Objectives - To identify risk factors predisposing to the development of flucloxacillin associated jaundice. Design - Case-control study. Medical records of cases and controls were reviewed and information recorded on standard data collection forms. Setting - Alfred Hospital recruiting subjects from Melbourne, Sydney, and Brisbane. Subjects - Cases were defined as patients who had developed jaundice within eight weeks of stopping flucloxacillin, biochemical test results suggesting cholestasis, normal calibre bile ducts, and not been taking recognised hepatotoxic drugs. 51 of the 53 patients referred were included in the study. Four controls for each case were randomly selected from the patient register of the prescribing doctor. These were defined as patients who had been prescribed flucloxacillin without developing jaundice. Main outcome measures - Demographic characteristics, medical history, indication for flucloxacillin, dose, route and duration of treatment, other drugs, smoking, and previous drug allergies or use of flucloxacillin. Results - Increasing age and a prolonged duration of flucloxacillin treatment were found to be risk factors for the development of jaundice. Patients aged over 55 years had an odds ratio of 18.61 (95% confidence interval 5.16-67.17) compared with patients under 30. The odds ratio for patients prescribed flucloxacillin for over 14 days was 7.13 (2.90 to 17.58) compared with patients treated for 14 days or less. Dose and route of administration were not related to the risk of jaundice. Conclusions - Older patients and those receiving flucloxacillin for longer than two weeks are at a substantially greater risk of jaundice. Careful consideration of the risk-benefit ratio is required when flucloxacillin is used in these settings.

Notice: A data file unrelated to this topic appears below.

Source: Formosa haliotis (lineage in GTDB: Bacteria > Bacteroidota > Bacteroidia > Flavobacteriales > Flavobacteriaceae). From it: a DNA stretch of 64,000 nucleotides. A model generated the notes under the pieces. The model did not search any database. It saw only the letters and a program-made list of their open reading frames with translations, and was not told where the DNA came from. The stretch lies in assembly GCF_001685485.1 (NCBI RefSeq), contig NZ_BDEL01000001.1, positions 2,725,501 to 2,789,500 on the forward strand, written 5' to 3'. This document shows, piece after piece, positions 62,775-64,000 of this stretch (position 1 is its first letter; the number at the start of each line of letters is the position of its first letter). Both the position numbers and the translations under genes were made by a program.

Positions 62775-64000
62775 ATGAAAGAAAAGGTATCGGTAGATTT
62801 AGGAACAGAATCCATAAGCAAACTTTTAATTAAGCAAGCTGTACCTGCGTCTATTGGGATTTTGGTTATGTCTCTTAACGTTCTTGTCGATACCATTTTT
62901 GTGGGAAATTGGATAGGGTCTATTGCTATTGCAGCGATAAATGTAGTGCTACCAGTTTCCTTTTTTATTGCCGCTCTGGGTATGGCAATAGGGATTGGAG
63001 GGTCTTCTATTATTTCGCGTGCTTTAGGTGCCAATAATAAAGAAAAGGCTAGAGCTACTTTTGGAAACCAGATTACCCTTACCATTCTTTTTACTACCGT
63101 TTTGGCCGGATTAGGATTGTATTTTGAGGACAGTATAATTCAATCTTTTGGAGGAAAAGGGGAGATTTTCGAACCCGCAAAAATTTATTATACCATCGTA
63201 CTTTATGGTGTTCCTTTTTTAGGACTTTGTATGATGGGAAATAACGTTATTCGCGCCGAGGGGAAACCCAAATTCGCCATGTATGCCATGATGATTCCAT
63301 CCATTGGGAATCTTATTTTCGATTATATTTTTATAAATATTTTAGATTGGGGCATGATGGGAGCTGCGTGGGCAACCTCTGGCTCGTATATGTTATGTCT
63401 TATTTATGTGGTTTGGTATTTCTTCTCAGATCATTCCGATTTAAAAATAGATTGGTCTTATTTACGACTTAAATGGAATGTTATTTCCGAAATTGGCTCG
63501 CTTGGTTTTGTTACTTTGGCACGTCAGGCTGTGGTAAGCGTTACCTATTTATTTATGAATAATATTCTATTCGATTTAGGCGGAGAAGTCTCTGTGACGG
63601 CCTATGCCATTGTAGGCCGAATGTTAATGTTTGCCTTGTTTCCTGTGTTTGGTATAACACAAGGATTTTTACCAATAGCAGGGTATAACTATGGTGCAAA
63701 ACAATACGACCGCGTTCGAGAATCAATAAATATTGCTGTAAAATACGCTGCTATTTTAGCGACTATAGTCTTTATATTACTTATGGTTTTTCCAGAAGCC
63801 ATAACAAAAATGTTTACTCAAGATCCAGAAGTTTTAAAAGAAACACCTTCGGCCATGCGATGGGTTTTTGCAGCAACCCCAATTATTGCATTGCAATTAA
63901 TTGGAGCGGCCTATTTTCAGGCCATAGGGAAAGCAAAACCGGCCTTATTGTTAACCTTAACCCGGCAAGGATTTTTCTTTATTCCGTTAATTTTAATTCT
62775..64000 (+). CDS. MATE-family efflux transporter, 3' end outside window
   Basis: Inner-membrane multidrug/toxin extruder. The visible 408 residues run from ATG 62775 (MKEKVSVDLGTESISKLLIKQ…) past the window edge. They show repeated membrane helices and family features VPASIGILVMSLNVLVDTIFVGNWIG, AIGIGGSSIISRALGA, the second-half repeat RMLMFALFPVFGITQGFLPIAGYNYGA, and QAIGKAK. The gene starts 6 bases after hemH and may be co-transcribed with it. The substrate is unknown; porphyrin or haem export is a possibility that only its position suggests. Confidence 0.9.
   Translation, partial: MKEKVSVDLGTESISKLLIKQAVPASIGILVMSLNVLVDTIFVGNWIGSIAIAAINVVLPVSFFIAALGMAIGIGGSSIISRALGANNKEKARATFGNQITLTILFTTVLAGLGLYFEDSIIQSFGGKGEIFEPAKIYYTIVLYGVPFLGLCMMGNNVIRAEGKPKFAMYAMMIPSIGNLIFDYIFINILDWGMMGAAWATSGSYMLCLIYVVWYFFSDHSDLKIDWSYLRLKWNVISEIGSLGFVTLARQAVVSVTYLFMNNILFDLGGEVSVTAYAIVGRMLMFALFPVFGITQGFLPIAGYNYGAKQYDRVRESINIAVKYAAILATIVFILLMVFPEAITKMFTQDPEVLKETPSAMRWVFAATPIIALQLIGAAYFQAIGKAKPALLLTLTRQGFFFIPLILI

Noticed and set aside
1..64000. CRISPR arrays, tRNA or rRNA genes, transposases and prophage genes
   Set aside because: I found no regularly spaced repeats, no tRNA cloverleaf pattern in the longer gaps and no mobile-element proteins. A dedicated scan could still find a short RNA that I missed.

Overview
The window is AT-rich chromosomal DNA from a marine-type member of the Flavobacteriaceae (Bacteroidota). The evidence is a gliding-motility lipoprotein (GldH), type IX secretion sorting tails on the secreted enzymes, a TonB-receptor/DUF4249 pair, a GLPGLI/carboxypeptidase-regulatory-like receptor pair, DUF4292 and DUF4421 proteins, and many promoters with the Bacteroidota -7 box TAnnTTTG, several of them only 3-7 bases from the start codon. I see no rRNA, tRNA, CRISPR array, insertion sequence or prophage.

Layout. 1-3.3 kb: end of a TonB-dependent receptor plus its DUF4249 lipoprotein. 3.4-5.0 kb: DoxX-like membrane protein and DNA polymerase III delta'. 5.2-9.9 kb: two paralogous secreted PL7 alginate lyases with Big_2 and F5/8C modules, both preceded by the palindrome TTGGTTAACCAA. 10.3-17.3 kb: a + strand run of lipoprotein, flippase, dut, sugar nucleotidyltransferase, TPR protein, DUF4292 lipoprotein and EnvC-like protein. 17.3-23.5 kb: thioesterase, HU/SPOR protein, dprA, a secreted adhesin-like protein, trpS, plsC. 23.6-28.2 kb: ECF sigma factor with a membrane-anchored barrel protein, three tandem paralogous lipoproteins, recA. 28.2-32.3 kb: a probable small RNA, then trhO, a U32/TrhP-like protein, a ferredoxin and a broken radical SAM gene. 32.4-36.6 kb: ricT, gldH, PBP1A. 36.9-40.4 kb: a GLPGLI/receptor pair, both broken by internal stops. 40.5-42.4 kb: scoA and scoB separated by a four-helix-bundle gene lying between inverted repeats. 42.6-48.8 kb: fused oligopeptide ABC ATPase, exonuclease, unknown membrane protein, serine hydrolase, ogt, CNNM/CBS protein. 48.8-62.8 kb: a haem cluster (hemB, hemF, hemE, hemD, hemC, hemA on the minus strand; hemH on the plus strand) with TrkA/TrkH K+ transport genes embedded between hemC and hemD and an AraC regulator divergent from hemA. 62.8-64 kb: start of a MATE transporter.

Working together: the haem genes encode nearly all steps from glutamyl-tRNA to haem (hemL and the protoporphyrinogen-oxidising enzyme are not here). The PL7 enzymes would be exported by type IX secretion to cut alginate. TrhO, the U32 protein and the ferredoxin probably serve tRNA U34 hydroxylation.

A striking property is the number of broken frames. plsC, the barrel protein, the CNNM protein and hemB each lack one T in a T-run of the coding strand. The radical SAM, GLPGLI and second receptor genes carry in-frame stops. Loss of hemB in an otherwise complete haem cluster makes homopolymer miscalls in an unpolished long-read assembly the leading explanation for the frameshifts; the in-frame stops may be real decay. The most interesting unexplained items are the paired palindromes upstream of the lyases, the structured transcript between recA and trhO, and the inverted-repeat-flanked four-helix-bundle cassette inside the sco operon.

|Number of pages||3|
|Journal||British Medical Journal|
|Publication status||Published - 1 Jan 1993|